There is no doubt that the opioid epidemic is having a terrible impact on Florida and across the country. According to the National Institute on Drug Abuse, the rate of fatal opioid overdoses in Florida is increasing, especially in cases involving fentanyl. Even when opioid abuse does not cause deaths, it can result in life-changing addictions, health issues, financial problems and legal consequences.
This crisis is leading many to consider holding pharmaceutical companies responsible, including several presidential candidates.
Candidates speak out about "big pharma"
Those who often bear the brunt of cracking down on the opioid crisis are those with addictions. But at the first Democratic primary debate taking place in Florida, some contenders for the White House are shifting the focus to the drug manufacturers. Specifically, Senator Cory Booker and former Representative Beto O'Rourke say that pharmaceutical companies who fuel the opioid crisis should be criminally liable for their role.
Majority of Americans agree
This viewpoint is in line with most people in the United States. According to a recent NPR and Ipsos poll, 57% of Americans believe pharmaceutical companies should be accountable for worsening the epidemic. More than 70% of respondents say that these drug companies should pay for addiction treatment services.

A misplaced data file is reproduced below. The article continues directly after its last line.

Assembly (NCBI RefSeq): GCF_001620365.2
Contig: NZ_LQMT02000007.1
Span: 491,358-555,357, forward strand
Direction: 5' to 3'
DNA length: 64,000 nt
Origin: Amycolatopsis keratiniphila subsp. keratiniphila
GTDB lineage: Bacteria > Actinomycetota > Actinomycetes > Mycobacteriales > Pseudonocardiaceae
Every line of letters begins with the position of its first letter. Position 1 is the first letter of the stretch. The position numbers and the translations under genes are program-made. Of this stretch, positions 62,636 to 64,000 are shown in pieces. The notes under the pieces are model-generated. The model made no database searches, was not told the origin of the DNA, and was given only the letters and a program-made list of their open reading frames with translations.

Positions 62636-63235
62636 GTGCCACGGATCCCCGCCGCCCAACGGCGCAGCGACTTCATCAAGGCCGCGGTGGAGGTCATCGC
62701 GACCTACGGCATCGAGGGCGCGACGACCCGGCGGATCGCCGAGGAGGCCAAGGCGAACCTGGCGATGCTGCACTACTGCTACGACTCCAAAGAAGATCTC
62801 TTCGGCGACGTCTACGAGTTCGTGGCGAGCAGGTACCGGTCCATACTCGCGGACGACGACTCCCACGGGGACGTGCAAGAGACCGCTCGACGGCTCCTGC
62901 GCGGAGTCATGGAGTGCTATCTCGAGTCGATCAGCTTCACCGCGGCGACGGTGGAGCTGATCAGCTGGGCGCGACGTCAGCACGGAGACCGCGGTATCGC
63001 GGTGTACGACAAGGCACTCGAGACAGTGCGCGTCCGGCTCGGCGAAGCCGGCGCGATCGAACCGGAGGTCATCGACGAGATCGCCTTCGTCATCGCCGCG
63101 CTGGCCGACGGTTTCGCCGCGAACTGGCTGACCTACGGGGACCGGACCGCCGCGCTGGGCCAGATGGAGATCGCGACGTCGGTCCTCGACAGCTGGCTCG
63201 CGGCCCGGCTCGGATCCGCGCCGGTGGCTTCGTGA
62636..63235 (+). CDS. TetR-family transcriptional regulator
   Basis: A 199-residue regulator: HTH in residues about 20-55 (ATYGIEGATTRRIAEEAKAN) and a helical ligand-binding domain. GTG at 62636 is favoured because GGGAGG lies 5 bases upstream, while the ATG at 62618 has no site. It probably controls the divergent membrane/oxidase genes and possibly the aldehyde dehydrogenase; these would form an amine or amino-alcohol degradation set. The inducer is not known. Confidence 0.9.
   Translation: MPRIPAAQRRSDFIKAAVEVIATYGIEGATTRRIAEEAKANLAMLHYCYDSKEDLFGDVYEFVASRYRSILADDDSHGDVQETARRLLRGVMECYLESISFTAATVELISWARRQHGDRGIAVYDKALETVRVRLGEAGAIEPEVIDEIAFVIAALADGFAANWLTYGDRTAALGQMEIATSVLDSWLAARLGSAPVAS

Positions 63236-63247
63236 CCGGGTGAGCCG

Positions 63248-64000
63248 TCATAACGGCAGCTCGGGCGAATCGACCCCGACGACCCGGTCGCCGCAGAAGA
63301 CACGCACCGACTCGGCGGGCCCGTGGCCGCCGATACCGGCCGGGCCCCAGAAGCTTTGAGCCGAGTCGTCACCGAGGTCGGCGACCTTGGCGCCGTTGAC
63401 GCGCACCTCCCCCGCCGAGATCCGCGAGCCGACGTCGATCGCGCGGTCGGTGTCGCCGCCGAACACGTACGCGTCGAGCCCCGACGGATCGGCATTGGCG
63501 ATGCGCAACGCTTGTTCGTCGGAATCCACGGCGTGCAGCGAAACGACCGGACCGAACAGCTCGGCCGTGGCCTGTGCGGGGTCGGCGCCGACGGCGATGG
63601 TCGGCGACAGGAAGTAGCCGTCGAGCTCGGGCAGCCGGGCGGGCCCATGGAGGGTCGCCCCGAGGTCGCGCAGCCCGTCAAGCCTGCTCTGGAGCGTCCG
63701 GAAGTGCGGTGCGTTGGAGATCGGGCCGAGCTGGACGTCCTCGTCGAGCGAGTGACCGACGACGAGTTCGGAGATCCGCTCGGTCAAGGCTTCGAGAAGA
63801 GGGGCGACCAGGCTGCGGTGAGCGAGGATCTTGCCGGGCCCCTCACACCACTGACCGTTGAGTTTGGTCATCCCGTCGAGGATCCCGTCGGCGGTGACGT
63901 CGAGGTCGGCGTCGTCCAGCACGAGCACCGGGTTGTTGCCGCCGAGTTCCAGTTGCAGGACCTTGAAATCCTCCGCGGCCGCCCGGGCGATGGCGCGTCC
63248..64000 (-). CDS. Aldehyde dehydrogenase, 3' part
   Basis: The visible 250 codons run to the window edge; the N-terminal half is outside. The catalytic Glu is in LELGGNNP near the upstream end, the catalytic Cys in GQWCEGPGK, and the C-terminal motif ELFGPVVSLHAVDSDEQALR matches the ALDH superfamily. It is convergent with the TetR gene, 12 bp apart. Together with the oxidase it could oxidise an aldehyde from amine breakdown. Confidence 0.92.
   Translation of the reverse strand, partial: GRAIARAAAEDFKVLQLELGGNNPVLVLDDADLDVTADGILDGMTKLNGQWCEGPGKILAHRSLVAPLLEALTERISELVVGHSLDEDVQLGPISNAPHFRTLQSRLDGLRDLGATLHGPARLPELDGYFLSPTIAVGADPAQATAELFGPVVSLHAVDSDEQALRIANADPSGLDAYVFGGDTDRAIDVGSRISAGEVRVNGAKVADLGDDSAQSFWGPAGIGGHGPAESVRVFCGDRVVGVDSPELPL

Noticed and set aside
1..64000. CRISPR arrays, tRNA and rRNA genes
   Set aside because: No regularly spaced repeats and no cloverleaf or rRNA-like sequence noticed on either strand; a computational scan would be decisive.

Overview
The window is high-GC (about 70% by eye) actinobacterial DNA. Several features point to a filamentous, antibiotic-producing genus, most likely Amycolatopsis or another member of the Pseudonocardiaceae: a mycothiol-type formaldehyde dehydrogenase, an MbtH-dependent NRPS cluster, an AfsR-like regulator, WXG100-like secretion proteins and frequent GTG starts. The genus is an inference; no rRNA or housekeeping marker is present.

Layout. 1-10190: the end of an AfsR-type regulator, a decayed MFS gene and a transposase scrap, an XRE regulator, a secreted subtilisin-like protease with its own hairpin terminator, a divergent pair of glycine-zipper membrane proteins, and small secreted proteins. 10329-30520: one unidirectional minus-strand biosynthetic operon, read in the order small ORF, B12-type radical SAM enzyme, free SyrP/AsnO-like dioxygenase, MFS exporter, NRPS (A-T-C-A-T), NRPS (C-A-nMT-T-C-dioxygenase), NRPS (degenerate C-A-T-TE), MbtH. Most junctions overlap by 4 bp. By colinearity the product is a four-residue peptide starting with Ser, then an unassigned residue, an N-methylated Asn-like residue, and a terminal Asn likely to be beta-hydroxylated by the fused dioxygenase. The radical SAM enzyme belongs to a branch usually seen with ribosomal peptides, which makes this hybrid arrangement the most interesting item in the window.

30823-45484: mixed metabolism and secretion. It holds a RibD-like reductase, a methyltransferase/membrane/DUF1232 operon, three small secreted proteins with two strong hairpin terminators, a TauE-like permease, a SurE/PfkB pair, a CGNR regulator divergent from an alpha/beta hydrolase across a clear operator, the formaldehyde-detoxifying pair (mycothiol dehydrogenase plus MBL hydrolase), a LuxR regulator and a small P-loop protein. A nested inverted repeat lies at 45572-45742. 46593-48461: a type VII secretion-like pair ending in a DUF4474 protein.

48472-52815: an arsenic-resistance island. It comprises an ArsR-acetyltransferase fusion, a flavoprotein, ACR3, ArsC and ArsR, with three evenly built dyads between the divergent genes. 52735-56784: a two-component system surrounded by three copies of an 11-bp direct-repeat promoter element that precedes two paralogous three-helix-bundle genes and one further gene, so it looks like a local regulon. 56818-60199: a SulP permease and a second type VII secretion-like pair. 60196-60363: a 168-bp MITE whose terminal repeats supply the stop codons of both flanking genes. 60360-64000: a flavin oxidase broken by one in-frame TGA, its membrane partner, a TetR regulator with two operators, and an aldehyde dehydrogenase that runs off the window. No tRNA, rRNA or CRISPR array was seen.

Others advocate for treatment instead of criminalization
This is part of a larger push for prioritizing treatment for those addicted to opioids instead of locking them up. Many believe that incarcerating drug abusers without treating them is not a sustainable solution to this pressing issue. Plus, it is more affordable to treat addicts instead of imprisoning them. More and more people are calling for rehabilitation and treatment services instead of focusing on retribution for drug offenders.
Individual opinions vary widely on this issue, but it is clear that the problem is permeating our society. One-third of Americans are directly impacted by the opioid epidemic. Current strategies may not be sufficient to address the problem.